The Ethics of PlagiarismFebruary 19th, 2013 by Dexter Findley
To put it bluntly, there are no ethics when it comes to plagiarism. Copying someone else's work or getting someone to write it for you is deeply unethical and is one of the Cardinal Sins of university life; to the extent that some unis will kick you out on your first offence, if it's serious enough. Compare this to their stance on students who are involved in crime and drugs (strangely lax, as long as they don't indulge on their turf), and you begin to see how seriously they take it. At its core, it's anti-academic and anti-learning; and while you may gain a few grade points, you won't have actually benefitted at all in an educational sense.
But what does 'plagiarism' consist of, exactly? How do you define it? After all, isn't all work based on something? Aren't we all, in a sense, 'standing on the shoulders of giants'?
The classic response is that it is perfectly reasonable to relay someone else's ideas and use them in your own argument, as long as you state the fact, usually by formally referencing them (the Harvard Referencing System is the mode du jour for UK unis).
But what if you ask a tutor, or a friend, to look over your work, to check for grammar and spelling? They'll go uncredited, usually; and without their input you may have received a lower mark. But I doubt many people would count this as plagiarism.
Now, let's take it one step further. So you ask your tutor/friend to look over you work, and they duly do so. But they find a critical flaw in your argument, or something you've overlooked. They give you a suggestion for improvement, and you duly act upon it. Your paper is marked and you get a first. Happy days. Now, is that plagiarism? After all, the genesis for a critical part of your argument came from someone else, uncredited.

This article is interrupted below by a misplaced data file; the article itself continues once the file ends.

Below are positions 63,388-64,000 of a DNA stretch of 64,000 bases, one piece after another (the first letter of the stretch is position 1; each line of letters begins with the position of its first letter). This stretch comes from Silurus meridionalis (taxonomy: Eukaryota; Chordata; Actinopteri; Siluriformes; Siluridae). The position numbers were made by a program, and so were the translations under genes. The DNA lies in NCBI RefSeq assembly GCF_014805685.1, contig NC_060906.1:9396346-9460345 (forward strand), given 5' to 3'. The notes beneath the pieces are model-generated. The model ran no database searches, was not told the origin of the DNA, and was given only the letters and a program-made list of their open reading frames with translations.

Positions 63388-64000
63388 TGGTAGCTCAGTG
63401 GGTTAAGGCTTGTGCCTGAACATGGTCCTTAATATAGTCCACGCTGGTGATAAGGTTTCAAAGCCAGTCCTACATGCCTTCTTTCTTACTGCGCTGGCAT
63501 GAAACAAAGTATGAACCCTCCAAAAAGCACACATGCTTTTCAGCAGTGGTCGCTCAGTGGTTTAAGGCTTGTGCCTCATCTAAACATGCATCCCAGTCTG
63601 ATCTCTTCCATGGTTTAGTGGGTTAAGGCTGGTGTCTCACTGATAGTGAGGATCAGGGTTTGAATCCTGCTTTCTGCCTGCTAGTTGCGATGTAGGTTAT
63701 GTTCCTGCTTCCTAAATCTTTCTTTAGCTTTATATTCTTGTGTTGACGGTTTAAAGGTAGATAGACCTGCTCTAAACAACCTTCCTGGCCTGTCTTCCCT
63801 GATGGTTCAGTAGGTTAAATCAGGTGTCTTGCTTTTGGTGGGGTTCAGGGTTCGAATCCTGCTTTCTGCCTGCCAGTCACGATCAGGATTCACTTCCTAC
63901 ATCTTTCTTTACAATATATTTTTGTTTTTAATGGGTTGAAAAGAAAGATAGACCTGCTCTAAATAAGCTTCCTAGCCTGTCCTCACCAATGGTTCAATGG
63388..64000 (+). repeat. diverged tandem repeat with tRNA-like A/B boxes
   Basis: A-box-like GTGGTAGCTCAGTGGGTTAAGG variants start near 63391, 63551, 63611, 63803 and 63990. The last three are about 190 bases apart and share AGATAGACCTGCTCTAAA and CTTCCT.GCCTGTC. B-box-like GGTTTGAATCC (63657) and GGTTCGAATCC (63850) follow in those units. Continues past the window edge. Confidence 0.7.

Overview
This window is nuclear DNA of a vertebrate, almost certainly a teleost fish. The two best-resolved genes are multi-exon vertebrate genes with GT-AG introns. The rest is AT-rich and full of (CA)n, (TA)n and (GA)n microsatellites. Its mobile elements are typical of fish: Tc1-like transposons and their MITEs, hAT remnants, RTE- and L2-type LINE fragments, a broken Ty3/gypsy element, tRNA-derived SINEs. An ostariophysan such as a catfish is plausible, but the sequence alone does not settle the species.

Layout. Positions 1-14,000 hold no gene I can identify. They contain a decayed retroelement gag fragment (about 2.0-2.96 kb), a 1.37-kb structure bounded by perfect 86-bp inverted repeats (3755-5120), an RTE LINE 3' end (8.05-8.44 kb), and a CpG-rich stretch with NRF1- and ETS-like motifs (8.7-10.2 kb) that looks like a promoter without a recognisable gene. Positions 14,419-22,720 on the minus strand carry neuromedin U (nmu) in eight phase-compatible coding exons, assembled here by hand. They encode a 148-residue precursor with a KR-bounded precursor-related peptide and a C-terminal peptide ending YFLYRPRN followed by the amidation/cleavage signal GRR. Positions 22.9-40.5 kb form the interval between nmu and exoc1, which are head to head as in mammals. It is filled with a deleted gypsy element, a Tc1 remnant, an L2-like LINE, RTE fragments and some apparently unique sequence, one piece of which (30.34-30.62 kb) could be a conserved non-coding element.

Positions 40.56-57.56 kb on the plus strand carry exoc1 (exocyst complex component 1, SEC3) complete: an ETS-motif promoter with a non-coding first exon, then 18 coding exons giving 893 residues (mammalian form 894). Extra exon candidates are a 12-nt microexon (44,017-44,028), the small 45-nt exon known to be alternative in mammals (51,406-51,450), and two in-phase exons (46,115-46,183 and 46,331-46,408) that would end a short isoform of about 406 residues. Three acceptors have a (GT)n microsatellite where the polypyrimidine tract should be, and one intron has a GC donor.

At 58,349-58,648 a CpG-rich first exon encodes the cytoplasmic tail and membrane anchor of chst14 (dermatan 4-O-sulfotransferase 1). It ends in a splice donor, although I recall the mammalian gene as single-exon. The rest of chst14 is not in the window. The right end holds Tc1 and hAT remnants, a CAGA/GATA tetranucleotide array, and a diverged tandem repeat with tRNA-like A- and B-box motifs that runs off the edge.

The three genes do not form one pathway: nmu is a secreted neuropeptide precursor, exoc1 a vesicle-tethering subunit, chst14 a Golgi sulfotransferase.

Basically, there's a sliding scale of personal-vs-external work input, ranging from asking others to be human spellcheckers to the wholesale thievery of another person's words and ideas. Like all sliding scales, where do you draw the line? There is no black-white binary we can easily define.
The issue is compounded when you consider students whose first language is not English. As good as their command of conversational English may be, they may have a fundamental difficulty in conveying their thoughts and arguments in an effective manner. Would it be wrong for them to ask a tutor to help? To have someone check their work, to iron out inconsistencies and improve the clarity of writing, often to the point where the final product is vastly different from the original? Some would argue that the person editing their work is merely 'teasing out' the non-native speaker's core argument, rather than 'writing it for them', but the reality of the situation differs case by case. As a rule of thumb, if the tutor is doing anything but helping you clarify your language and structure, you're doing it wrong.
Policies on the above differ considerably from institution to institution. And while all unis are particularly strict on plagiarism, some take their fervour for originality to inquisition-like levels. From personal experience, I know of people who have been called up for plagiarism for incorrect referencing, which looks rather unforgiving however you cook it.
Clearly, there is a broad difference of views on the matter. Grey areas abound. But from this mass of uncertainty we can distil a few drops of solid advice:
- If you use another person's idea or argument in your paper, or even just mention it, reference it!
- Regardless of how many eyes pass over your paper before you submit it, the core content must be your own.
- If you're not a native speaker, and you decide to have a tutor proofread your text, acknowledge them in some way at the beginning/end of the paper.
- Basing your paper around so-called 'model answers' is at best educationally misleading and at worst demonstrates your lack of independent thought: use them at your own risk.
- Getting someone to write your paper for you contravenes universal law and is a despicable thing to do. Ultimately, the only person you're cheating is yourself.
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